As a general thing, the young among us are allied to the world. But few maintain a special warfare against the internal foe, few have an earnest, anxious desire to know and do the will of God. But few hunger and thirst after righteousness, and few know anything of the Spirit of God as a reprover or comforter. Where are the missionaries? Where are the self-denying, self-sacrificing ones? Where are the cross bearers? Self and self-interest have swallowed up high and noble principles. Things of eternal moment bear with no special weight upon the mind. God requires them individually to come up to the point to make an entire surrender. “Ye cannot serve God and mammon.” You cannot serve self and at the same time be servants of Christ. You must die to self, die to your love of pleasure, and learn to inquire: Will God be pleased with the objects for which I purpose to spend this means? Shall I glorify Him? 2T 128.2

We are commanded, whether we eat, or drink, or whatsoever we do, to do all to the glory of God. How many have conscientiously moved from principle rather than from impulse, and obeyed this command to the letter? How many of the youthful disciples in ----- have made God their trust and portion, and have earnestly sought to know and do His will? There are many who are servants of Christ in name, but who are not so in deed. Where religious principle governs, the danger of committing great errors is small; for selfishness, which always blinds and deceives, is subordinate. The sincere desire to do others good so predominates that self is forgotten. To have firm religious principles is an inestimable treasure. It is the purest, highest, and most elevated influence mortals can possess. Such have an anchor. Every act is well considered, lest its effect be injurious to another and lead away from Christ. The constant inquiry of the mind is: Lord, how shall I best serve Thee, and glorify Thy name in the earth? How shall I conduct my life to make Thy name a praise in the earth, and lead others to love, serve, and honor Thee? Let me only desire and choose Thy will. Let the words and example of my Redeemer be the light and strength of my heart. While I follow and trust in Him, He will not leave me to perish. He will be my crown of rejoicing. 2T 129.1

Read in context »
Ellen G. White
Testimonies for the Church, vol. 2, 237-47

The young should cultivate a spirit of devotion and piety. They cannot glorify God unless they constantly aim to attain unto the fullness of the stature of Christ—perfection in Christ Jesus. Let the Christian graces be and abound in you. Give to your Saviour your best and holiest affections. Render entire obedience to His will. He will accept nothing short of this. Be not moved from your steadfastness by the jeers and scoffs of those whose minds are given to vanity. Follow your Saviour through evil as well as good report; count it all joy, and a sacred honor, to bear the cross of Christ. Jesus loves you. He died for you. Unless you seek to serve Him with your undivided affections, you will fail to perfect holiness in His fear, and you will be compelled to hear at last the fearful word, Depart. 2T 237.1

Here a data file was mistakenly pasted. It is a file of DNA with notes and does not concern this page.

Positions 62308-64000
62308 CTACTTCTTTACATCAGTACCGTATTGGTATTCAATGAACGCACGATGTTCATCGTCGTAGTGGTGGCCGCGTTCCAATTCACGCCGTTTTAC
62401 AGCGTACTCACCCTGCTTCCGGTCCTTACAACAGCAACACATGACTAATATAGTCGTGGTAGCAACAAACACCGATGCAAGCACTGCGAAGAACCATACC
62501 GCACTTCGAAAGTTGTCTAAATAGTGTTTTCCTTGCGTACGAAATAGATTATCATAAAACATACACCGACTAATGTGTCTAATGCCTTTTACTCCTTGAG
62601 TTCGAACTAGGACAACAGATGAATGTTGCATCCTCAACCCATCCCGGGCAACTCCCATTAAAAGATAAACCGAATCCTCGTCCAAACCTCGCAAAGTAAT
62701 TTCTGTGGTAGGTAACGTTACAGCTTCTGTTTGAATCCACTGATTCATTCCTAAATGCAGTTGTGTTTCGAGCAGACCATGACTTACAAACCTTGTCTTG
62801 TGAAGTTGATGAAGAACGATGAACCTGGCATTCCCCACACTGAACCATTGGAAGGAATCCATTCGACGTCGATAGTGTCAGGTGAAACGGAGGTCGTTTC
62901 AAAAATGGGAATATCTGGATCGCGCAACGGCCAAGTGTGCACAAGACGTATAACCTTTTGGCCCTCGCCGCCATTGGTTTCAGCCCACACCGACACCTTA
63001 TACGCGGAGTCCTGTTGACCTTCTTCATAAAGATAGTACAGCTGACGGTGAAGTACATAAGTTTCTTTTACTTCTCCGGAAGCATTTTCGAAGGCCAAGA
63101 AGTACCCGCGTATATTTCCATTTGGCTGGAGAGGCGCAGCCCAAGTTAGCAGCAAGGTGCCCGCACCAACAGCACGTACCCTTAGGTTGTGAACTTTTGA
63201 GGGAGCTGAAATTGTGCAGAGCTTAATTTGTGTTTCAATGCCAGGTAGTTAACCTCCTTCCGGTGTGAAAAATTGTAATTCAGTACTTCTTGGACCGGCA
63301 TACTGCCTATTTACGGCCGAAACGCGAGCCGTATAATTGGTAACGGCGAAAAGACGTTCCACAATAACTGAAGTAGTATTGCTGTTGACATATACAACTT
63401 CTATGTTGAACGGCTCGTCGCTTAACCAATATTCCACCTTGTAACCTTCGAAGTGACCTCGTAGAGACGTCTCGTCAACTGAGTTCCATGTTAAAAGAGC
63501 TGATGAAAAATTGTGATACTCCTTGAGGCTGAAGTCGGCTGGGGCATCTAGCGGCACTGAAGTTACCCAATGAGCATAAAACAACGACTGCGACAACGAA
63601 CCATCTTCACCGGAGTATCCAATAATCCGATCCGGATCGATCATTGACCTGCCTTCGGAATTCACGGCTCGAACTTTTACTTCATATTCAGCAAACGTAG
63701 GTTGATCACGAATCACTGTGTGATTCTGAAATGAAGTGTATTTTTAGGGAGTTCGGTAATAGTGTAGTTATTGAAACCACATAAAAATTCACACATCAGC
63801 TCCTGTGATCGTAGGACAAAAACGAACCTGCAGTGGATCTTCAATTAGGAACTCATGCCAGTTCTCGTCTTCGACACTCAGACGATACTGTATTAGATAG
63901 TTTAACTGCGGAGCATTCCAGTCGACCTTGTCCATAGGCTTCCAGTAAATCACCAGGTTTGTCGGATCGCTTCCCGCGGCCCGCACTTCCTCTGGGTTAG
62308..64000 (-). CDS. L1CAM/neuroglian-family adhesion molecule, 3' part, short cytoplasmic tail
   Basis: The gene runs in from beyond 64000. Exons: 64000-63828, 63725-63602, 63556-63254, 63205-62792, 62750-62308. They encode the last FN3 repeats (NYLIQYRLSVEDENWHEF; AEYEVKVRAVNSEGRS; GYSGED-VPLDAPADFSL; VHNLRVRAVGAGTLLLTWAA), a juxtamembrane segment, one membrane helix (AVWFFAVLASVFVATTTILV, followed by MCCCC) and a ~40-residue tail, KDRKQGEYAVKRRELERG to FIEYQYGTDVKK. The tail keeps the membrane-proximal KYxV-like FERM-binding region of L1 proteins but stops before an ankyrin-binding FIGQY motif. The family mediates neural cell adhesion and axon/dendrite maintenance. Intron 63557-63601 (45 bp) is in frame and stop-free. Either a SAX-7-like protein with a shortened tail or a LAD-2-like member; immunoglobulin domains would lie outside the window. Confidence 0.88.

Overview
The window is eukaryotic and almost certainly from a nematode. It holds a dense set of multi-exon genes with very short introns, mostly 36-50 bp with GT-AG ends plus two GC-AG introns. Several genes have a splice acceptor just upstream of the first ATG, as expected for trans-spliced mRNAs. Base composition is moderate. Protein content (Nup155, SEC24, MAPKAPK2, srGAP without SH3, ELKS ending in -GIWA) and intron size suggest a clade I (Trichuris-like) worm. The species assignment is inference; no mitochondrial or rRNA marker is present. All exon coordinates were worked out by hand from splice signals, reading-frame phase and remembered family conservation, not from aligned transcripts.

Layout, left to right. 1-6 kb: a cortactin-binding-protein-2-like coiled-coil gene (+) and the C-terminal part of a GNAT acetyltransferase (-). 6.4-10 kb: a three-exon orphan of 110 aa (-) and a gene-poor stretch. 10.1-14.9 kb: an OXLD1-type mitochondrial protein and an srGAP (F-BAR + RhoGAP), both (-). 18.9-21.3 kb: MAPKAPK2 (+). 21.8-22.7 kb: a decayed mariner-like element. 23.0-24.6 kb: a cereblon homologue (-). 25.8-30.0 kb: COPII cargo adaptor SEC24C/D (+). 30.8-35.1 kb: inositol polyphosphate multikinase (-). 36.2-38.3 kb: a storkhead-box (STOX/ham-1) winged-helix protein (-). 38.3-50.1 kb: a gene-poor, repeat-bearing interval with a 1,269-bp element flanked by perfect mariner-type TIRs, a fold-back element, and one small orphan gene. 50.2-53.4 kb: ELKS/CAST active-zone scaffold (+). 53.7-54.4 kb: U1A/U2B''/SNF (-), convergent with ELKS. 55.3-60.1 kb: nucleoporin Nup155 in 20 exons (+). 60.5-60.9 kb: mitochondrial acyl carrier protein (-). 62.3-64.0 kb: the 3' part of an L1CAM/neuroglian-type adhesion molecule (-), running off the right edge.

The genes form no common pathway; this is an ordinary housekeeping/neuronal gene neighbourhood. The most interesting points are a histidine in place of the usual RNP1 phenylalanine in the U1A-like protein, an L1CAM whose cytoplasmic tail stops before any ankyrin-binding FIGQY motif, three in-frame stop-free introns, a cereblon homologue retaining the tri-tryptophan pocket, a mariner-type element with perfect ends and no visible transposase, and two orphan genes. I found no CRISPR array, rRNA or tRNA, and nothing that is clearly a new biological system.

*****

Read in context »
Ellen G. White
Testimonies for the Church, vol. 2, 263

You cannot serve God and mammon. You are either wholly on the Lord's side or on the side of the enemy. “He that is not with Me is against Me; and he that gathereth not with Me scattereth abroad.” Some persons make their religious life a failure because they are always wavering and do not have determination. They are frequently convicted and come almost up to the point of surrendering all for God; but, failing to meet the point, they fall back again. While in this state the conscience is hardening and becoming less and less susceptible to the impressions of the Spirit of God. His Spirit has warned, has convicted, and has been disregarded, until it is nearly grieved away. God will not be trifled with. He shows duty clearly, and if there is a neglect to follow the light, it becomes darkness. 2T 263.1

God bids you become a worker with Him in His vineyard. Commence just where you are. Come to the cross and there renounce self, the world, and every idol. Take Jesus into your heart fully. You are in a hard place to preserve consecration and to exert an influence which shall lead others from sin and pleasure and folly to the narrow way, cast up for the ransomed of the Lord to walk in. 2T 263.2

Make an entire surrender to God; yield up everything unreservedly, and thus seek for that peace which passes understanding. You cannot draw nourishment from Christ unless you are in Him. If not in Him, you are a branch that is withered. You do not feel your want of purity and true holiness. You should feel an earnest desire for the Holy Spirit and should pray earnestly to obtain it. You cannot expect the blessing of God without seeking for it. If you used the means within your reach you would experience a growth in grace and would rise to a higher life. 2T 263.3

Read in context »
More Comments